Power of data Where do we start? Start with data. We have lots of it. We need, for example, to understand who exactly are the high users of health care. What separates the “frequent flyers” from the others? How are they different? How can we target them? Or, consider the rehospitalization data stemming from the DeJong et al. study cited earlier.3,8 The centers with above-average risk-adjusted rehospitalization rates should be learning from centers with below- average rehospitalization rates as to why there is such disparity in risk-adjusted readmission rates and what they might do differently. We need to collaborate with, and learn from one another in ways that go well beyond presenting papers at scientific meetings. Doing rigorous controlled research studies are necessary, but not sufficient; they are not always the elixir we think. Instead, we guard our data carefully. We hide behind the veil of patient confidentiality, provider sensitivities, and scientific integrity. The entire National SCI Database, including its multi-year follow-up data, should be deidentified, made compliant with Health Insurance Portability and Accountability Act (HIPAA) for distribution, and opened up for comparative analyses among participating SCI centers to help us

DeJong and Groah

learn from one another. Each center should be evaluating their performance relative to their peers including their patients’ post-discharge health care utilization and outcomes. NSCISC should also make public use samples available to non-system participants who want to improve their own programs by benchmarking their performance against their peers deemed to be model systems. The MSCIS might consider drawing on the example of AHRQ’s [Agency for Healthcare Research & Quality] HCUP family of health care databases that are now routinely available for 3rd party analyses including HCUPnet, the agency’s free on-line data query system or its on-line MONAHRQ system that allows providers to upload their own data for comparative analyses. 9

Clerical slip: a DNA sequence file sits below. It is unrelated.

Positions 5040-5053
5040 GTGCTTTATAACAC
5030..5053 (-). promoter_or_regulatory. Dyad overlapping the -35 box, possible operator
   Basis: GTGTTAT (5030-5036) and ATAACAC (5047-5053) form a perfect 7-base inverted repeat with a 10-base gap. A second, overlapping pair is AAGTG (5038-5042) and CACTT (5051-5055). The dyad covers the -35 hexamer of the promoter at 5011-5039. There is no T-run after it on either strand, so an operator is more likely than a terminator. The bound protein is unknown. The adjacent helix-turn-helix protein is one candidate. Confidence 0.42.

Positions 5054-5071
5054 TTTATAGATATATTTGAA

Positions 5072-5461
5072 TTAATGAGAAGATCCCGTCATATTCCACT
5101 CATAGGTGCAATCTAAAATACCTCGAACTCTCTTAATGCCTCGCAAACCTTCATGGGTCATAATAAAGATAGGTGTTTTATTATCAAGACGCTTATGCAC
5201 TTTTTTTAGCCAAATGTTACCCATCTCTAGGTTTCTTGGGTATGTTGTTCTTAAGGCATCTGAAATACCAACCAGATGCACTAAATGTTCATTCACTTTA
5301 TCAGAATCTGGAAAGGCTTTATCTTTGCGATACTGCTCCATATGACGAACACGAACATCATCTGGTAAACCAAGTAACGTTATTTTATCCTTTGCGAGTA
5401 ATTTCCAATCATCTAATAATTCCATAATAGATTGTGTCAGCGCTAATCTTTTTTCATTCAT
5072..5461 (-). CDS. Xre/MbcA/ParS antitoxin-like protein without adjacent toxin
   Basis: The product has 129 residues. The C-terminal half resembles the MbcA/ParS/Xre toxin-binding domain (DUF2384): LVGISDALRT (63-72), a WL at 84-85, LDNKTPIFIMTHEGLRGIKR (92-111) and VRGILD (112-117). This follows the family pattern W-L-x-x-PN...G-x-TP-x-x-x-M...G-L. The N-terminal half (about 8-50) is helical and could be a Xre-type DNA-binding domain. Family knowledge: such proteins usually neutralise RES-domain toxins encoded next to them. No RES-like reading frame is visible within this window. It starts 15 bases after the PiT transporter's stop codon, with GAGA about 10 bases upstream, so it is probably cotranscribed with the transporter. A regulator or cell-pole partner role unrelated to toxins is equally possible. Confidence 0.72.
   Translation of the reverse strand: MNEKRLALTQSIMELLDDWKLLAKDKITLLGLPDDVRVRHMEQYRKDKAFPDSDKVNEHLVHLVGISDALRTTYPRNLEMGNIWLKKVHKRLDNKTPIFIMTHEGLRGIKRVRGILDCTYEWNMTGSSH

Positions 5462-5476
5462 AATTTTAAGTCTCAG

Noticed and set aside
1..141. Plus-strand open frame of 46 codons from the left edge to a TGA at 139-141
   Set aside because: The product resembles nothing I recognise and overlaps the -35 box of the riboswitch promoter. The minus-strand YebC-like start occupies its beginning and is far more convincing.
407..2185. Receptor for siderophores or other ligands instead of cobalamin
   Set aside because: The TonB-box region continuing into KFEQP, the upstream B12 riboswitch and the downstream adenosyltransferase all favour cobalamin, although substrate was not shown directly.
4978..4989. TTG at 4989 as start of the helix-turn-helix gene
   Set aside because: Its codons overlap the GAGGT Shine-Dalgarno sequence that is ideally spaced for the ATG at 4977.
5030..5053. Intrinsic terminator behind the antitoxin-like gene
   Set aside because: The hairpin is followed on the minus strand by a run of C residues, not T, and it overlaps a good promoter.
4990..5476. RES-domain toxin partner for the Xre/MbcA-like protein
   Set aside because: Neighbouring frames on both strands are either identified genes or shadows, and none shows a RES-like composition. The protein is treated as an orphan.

Role of health care reform The MSCIS could be much more and become a far more dynamic platform for innovation and improved SCI care. The Affordable Care Act (ACA) provides a rich array of opportunities to test different methods of integrating acute care, post-acute rehabilitation care, and follow-up care into one episode of care—the very raison d’être of the model systems program. Where, for example, do we see a bundled payment demonstration for SCI care where all providers from acute care to follow-up care are held jointly accountable for both outcomes and costs over an extended period of time? Imagine an accountable care organization (ACO) built around the needs of individuals with SCI. Why cannot the model systems program become a facilitator for a multi-site bundled payment initiative in SCI? Granted that the ACA’s new initiatives are largely focused on the Medicare program and most patients with SCI are not Medicare eligible and, granted we are often dealing with small numbers at any one individual SCI center, but the principles governing these initiatives are generalizable to other payers. One needs to look at the entire arc of American health care reform that is moving from fee-for-service, unit-based care to episode- and population-based management, bundled payment, accountable care, and value-based purchasing. In short, the ACA provides new opportunities to realign the financial incentives needed to get providers across the entire continuum to communicate and collaborate toward a common set of patient endpoints.